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1921: Jersey City Under Commission Government
A Book of Achievement

The City Repair Bureau

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COPYRIGHT 2003, GET NJ

HENEVER a new building is to be erected for any of the city departments, or repairs or alterations are to be made to any old building, this work is not, as generally supposed, done by the various departments. It is all done under the Department of Parks and Public Property, the director of which is Commissioner A. Harry Moore.

It was quite evident to Commissioner Moore when he first assumed the directorship that past administrations had paid little or no attention to the police and fire stations of the city. After a very careful inspection of these various buildings, where many men were housed, he at once established the Repair Bureau and started to work on rebuilding both the interior and exterior of the police and fire buildings.

Largest Fire House in the State.

Today we find every fire house and police station in our city in a fine sanitary conditions, with the many men who are housed in these buildings better satisfied and able to perform a more efficient service for the city. Just about four years ago work was started on what is today one of the finest and the largest fire houses in the State. In the Hudson City section of Jersey City, one of the fast growing sections, from both a residential and manufacturing standpoint, it was decided to erect a fire house of sufficient size to house three fire companies.

Two months after the City Commissioners took office the plans for this big house were drawn and approved and under the direction of Commissioner Moore this repair bureau started to work. Despite the war and labor conditions, work continued on this new building until its completion and today this city boasts of one of the finest and best equipped fire houses in the State of New Jersey.

Modern Features.

Many modern features were in- stalled for the fire fighting force. On the top floor of this big building is found a large assembly room that is used for drilling of the firemen, and has also been used by the various civic societies of that section of the city for public meetings, where questions regarding the welfare of the city have been discussed and debated.

The building is three stories high and the outer part is of stone and brick. The front of the building is beautifully designed with a two color brick and white stone. Ample sleeping quarters are provided for the three companies and their officers and there are reading rooms, shower baths and all the comforts that these men find in their respective homes.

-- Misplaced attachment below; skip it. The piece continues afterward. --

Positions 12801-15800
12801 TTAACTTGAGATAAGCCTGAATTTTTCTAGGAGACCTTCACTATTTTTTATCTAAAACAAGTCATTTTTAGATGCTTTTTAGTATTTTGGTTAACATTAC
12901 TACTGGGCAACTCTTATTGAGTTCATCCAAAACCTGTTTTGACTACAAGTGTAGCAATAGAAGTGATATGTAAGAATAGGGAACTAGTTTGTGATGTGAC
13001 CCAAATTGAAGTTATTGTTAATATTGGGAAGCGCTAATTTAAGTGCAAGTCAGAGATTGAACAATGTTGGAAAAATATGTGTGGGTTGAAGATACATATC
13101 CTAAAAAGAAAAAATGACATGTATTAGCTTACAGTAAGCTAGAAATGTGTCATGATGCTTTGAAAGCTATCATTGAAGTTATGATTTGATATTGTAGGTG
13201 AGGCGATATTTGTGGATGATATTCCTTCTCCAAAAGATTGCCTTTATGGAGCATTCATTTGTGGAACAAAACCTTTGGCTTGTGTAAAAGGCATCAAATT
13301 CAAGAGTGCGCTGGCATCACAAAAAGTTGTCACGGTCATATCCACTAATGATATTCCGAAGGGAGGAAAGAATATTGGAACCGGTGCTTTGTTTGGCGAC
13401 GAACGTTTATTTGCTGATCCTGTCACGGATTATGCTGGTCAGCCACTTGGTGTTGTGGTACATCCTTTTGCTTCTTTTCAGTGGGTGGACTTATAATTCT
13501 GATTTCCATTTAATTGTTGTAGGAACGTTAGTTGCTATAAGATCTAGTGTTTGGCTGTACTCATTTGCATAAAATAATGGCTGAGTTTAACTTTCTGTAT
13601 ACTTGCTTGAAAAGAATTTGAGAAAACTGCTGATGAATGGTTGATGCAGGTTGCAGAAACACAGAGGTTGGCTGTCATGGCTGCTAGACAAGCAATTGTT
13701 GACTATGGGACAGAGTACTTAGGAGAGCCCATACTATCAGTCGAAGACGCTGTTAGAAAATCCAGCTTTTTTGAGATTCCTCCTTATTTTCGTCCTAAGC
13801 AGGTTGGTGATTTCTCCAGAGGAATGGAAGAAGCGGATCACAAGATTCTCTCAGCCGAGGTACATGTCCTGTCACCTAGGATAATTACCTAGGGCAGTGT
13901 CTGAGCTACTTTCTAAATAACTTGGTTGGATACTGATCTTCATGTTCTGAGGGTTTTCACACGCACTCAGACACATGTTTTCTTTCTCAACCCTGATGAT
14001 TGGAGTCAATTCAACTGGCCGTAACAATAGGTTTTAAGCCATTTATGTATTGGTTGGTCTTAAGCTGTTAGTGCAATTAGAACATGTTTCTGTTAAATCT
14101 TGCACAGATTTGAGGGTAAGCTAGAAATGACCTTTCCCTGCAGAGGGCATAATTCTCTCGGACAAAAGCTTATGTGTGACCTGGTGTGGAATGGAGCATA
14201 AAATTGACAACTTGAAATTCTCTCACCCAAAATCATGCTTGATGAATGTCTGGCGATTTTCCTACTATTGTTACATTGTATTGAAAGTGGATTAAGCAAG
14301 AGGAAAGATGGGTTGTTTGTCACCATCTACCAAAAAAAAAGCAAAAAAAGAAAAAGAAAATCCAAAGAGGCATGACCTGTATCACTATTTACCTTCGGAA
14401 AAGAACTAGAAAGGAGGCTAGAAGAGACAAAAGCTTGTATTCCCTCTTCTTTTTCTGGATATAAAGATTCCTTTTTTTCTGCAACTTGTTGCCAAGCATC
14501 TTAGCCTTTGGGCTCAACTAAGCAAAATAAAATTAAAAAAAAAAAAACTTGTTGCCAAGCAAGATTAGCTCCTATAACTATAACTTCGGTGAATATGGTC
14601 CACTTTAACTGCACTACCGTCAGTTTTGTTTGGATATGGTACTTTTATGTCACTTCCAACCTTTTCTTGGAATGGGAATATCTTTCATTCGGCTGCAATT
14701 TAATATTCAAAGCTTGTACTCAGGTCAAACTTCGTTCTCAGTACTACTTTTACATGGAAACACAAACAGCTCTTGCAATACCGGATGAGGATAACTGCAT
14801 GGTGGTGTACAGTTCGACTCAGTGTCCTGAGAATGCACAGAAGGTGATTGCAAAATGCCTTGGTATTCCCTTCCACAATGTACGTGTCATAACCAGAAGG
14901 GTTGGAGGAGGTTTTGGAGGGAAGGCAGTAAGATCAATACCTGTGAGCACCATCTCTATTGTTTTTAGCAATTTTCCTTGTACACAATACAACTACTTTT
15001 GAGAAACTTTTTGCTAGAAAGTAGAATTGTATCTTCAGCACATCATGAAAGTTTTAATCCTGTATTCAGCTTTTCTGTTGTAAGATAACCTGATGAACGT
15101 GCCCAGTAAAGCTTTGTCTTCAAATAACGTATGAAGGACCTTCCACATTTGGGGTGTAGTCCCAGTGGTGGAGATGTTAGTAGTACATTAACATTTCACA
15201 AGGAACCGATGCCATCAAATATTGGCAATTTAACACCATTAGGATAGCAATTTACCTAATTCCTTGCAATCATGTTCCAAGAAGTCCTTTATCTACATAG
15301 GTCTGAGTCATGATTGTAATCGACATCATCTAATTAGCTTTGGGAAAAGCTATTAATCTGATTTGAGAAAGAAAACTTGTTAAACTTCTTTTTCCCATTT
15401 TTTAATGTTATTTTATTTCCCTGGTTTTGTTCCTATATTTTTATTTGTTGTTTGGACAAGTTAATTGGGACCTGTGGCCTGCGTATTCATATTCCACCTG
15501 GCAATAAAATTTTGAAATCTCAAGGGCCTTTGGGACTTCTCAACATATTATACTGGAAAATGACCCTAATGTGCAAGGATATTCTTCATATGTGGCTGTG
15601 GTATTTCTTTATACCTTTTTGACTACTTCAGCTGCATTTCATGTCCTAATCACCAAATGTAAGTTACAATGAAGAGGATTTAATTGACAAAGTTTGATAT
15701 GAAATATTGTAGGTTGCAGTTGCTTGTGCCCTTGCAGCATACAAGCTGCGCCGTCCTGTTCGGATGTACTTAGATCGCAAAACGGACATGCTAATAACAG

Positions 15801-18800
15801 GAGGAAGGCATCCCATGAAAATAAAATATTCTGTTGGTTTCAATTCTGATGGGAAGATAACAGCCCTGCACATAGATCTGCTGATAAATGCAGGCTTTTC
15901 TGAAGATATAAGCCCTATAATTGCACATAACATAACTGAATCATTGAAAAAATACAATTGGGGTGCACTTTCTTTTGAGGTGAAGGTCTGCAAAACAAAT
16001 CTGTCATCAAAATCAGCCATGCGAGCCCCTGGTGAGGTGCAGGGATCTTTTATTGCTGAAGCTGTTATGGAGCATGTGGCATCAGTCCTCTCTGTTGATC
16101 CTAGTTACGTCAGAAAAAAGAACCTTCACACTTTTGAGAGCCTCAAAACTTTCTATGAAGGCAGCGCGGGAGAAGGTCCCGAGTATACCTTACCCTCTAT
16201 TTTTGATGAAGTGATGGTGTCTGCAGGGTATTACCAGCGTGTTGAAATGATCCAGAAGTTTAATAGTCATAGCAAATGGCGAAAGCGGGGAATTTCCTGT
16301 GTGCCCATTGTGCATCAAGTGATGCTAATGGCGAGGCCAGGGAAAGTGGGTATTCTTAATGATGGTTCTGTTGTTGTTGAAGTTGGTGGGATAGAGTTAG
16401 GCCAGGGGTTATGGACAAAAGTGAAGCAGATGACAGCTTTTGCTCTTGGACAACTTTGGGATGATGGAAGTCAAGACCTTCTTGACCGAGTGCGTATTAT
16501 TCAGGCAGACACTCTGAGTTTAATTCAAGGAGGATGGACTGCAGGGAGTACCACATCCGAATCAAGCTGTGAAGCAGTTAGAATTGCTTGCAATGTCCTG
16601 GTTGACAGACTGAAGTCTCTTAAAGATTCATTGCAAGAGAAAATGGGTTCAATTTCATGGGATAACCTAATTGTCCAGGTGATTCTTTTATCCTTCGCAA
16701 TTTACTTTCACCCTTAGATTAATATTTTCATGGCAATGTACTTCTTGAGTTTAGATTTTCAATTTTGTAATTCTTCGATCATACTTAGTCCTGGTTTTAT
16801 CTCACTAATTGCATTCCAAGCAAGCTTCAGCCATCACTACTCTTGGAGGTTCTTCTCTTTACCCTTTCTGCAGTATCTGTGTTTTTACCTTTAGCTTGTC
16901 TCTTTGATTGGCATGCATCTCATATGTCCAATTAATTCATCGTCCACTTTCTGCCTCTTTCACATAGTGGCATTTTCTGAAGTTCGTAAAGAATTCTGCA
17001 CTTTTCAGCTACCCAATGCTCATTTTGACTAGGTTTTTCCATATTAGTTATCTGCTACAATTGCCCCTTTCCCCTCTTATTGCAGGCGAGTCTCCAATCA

Public Library Building.

The Free Public Library building, a very fine edifice, was permitted to go unnoticed from a repair standpoint until Commissioner Moore made an inspection of the building and at once placed this valuable asset to the city in perfect condition. Both inside and out repairs were made, such as pointing up the walls, erecting storm doors and painting and plastering and repairing the steam heating plant inside.

Practically every fire house and police station in the city today is a public comfort station. This is but another of the many improvements that Commissioner Moore has brought about for the welfare of the citizens of the city. The Mothers' Institute, Baby Hospital, the State and City Employment Bureau, have all been reconstructed and placed in fine condition by the men in the repair bureau. The Bureau of Municipal Relief Building, formerly occupied by the Exempt Firemen's Association, is now a model building. Prior to the improvements made on this building, the conditions under which this part of the municipal government had to work were anything but ideal.

Baseball and Baths.

All of the bleacher seats at the various municipal baseball fields were erected under the supervision of Commissioner Moore and by the men employed in the Repair Bureau. Both the Coles Street and Fourteenth Street Baths were remodeled and practically rebuilt by this department. Today finds conditions very greatly improved at these two municipal institutions and the attendance by the public at large growing in number each year.

At all of the police stations the old-time coal stoves have been replaced by modern heating apparatus, and concrete floors replace the old-time wooden flooring in all of the fire houses. The heaviest bit of apparatus in the Fire Department can now be placed in any fire house in the city. This condition did not exist prior to the directorship of Commissioner Moore.

The City Hall.

The interior of the City Hall has practically been rebuilt since the advent of the present Commissioners. New walls replace the cracked and falling walls of days gone by. Every office in the building has been repaired and painted. Not alone the offices, but every portion of the big municipal building has been done over, so that today there are no leaking roofs that caused plaster to fall. New flooring and tiling made the building safe and in perfect condition. The Assembly Chamber, where all of the public municipal meetings are held, has been completely renovated.

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